My first introduction to the world of Prison Education came when with the arrival of The Clink restaurant at HMP Cardiff. They were looking for training for their front of house staff from partners. We brought in a Transferable Skills for Business from Cardiff School of Management and ran a 10 week non-accredited course to men all of whom were on license from HMP Prescoed.Following this course I was contacted by one of the men, Rhys, who was applying to university as he was shortly to be released. He completed a year’s Access course before he successfully applied to Cardiff Metropolitan University. I mentored him throughout his studies. Read more about Rhys’s experiences and the difference university education made to him here, or you can read about how I supported him here.
In 2015 Prisoners Education Trust (PET) opened a Welsh pilot project to focus on the unique challenge that the six prisons in Wales face (Cardiff, Prescoed, Usk, Swansea, Parc and Berwyn). Supporting non-traditional adult learners was a key part of my work with Cardiff Metropolitan University’s Widening Access team. In partnership with PET and the university’s academic skills support staff – particularly Dr Chris Dennis – we were able to create a Learners Handbook which gave essential study skills support for prisoners on distance learning courses in Wales. You can read more about the project and difference it made to learners here. There have also been additional partnership projects too, such as an interesting collaboration between PET and final year Product Design Students at Cardiff Met, to create a prison education resource. You can read more about the project here.
In the academic year 2016/17 two learners from HMP Prescoed successfully applied to Cardiff Met: Zack & Chris. Both studied completely different subjects but both attended Cardiff Met on ROTL with my support as a mentor or friend on the inside (no pun intended), to ensure that their unique status as both prisoners and university undergraduates did not impede their ability to study. They also both had extremely difficult experiences going through UCAS (the university’s application service) and accessing Student Finance. There are also anomalies regarding learners on license trying to access Disabled Students Allowance (DSA). Despite these challenges they both stuck it out and are successfully studying in Cardiff Met just the same as any other student would be. There experiences have clearly paved a way for future learners wanting to study at Cardiff Met (and elsewhere) on license.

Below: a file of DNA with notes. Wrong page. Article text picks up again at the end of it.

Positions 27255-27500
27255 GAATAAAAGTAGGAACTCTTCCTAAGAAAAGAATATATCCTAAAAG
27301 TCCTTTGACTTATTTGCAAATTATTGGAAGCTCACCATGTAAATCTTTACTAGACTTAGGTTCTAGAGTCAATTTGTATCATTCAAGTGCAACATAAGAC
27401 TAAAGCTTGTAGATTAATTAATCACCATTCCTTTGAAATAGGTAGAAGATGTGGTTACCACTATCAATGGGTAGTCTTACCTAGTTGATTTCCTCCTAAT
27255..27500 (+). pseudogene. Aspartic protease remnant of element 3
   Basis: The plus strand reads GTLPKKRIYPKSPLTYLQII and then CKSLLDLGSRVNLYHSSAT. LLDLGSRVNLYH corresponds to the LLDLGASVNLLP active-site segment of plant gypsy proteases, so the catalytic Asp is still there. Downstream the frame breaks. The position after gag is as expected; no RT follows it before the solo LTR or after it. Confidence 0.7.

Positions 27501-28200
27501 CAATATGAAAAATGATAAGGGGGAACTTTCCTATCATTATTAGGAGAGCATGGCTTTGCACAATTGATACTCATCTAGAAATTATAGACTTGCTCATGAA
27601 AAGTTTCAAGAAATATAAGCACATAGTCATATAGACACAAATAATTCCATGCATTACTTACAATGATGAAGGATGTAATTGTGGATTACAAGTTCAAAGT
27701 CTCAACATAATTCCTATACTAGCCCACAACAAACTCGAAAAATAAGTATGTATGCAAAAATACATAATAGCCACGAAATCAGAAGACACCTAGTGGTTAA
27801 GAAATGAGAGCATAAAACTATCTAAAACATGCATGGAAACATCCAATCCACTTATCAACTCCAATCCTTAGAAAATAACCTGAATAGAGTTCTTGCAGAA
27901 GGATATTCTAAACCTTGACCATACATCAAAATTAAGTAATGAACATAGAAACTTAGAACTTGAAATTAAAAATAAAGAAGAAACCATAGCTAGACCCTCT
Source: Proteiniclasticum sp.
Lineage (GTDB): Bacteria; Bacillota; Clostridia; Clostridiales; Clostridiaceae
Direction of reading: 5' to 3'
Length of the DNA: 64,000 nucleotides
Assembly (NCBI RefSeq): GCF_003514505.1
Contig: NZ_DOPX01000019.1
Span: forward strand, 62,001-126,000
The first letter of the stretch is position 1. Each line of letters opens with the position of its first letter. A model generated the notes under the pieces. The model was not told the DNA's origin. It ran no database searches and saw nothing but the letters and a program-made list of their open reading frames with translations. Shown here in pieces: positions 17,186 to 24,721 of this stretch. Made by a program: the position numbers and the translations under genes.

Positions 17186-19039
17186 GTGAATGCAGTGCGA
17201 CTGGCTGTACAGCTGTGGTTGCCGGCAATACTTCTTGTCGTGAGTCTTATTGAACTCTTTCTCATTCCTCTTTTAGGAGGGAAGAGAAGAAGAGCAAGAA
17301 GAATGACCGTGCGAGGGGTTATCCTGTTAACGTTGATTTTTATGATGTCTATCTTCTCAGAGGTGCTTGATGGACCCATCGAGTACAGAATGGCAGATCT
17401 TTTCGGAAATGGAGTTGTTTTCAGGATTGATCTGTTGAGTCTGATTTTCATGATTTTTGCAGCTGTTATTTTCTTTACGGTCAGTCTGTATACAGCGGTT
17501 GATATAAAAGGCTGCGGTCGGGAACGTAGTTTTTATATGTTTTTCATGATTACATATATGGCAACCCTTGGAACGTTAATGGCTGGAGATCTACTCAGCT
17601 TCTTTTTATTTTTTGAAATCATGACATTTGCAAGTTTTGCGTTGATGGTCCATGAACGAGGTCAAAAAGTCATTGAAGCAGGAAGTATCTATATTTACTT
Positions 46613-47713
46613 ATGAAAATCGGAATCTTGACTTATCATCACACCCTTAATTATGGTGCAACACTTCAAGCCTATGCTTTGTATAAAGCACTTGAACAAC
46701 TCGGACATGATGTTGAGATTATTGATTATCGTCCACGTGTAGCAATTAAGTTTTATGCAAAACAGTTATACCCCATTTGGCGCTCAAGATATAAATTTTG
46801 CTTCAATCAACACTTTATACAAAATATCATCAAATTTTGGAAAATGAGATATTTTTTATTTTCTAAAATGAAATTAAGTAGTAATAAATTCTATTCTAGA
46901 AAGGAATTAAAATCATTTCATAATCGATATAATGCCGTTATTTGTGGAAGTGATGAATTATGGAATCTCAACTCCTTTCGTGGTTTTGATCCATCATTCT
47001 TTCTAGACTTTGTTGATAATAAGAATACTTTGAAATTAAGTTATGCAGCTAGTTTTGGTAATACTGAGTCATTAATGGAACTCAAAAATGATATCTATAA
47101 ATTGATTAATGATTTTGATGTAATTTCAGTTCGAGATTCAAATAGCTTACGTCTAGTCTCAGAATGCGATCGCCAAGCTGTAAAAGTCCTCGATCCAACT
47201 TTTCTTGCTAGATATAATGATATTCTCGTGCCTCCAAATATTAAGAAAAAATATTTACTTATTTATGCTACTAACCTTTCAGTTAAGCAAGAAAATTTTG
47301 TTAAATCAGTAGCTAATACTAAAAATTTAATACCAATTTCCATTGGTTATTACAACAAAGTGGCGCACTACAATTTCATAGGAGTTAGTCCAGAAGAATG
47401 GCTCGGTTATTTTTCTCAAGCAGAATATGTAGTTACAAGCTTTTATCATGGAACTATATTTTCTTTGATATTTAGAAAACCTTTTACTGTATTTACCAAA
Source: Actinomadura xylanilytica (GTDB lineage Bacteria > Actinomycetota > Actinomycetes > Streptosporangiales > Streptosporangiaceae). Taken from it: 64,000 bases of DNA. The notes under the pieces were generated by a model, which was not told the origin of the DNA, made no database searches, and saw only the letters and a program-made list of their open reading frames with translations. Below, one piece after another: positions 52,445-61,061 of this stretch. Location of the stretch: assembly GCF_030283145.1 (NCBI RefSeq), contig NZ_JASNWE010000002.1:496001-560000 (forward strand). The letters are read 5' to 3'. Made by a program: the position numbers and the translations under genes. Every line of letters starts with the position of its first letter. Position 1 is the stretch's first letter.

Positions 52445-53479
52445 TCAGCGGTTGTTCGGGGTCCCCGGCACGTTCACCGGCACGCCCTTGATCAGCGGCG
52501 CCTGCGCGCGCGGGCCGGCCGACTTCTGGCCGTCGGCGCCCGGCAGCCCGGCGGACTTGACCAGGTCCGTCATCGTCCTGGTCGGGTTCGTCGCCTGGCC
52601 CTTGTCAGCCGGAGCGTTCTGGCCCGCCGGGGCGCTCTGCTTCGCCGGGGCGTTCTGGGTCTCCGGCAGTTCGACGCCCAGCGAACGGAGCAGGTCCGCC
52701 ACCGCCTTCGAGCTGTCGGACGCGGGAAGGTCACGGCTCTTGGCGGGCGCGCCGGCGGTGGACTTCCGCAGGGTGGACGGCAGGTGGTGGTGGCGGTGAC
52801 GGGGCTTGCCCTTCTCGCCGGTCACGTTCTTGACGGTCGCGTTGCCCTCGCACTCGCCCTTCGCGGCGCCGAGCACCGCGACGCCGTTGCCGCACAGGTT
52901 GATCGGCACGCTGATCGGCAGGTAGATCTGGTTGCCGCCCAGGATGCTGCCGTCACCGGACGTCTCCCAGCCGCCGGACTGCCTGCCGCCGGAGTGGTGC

Their experiences inspired a “Pathways to Progression” event we hosted in Widening Access (in partnership with PET) where prison professionals and educators came together with education professionals (both further and higher) to ease the transition into education for serving prisoners and ex-offenders. The event was live-scribed by two illustrators from the Cardiff School of Art & Design as a novel way of capturing the discussions in a visual way, rather than through photographs (as there are restrictions on the photographing of prisoners). You can these illustrations and the all the debate and discussions from the day here.
In Spring 2017 we finally began a unique Preparing to Teach course with men from HMP Prescoed that had been several months in the planning. The course followed the successful “Learning Together” model supported through PUPiL – a collaboration of universities and prisons offering learning opportunities in prisons. Almost all the learners came from the CHASE programme, a unique substance misuse programme using education as a tool to tackle substance misuse with men sentenced with a substance misuse conviction. Substance Misuse staff at the prison approached me to run a teaching course, as a way of improving the employability of the men coming through the programme, who often go on to volunteer and even gain employment in the sector. The 10 week programme took a Level 4 module (first year degree level) into the prison and was delivered by two excellent tutors from Cardiff School of Education. Out of 13 students only 4 did not see it through to the end, a quite remarkable result. The course also made the university rethink its own safeguarding policy which was changed as a result of this course, to allow applicants with previous substance misuse convictions to study further on this course.
I was recently part of a panel who discussed Prison Education and how it can empower prisoners, as part of a series of podcasts by the Community Development Podcast. What was interesting from recording was how simple community development principles are reflected in education provision, in a prison context. You can listen below or on the website.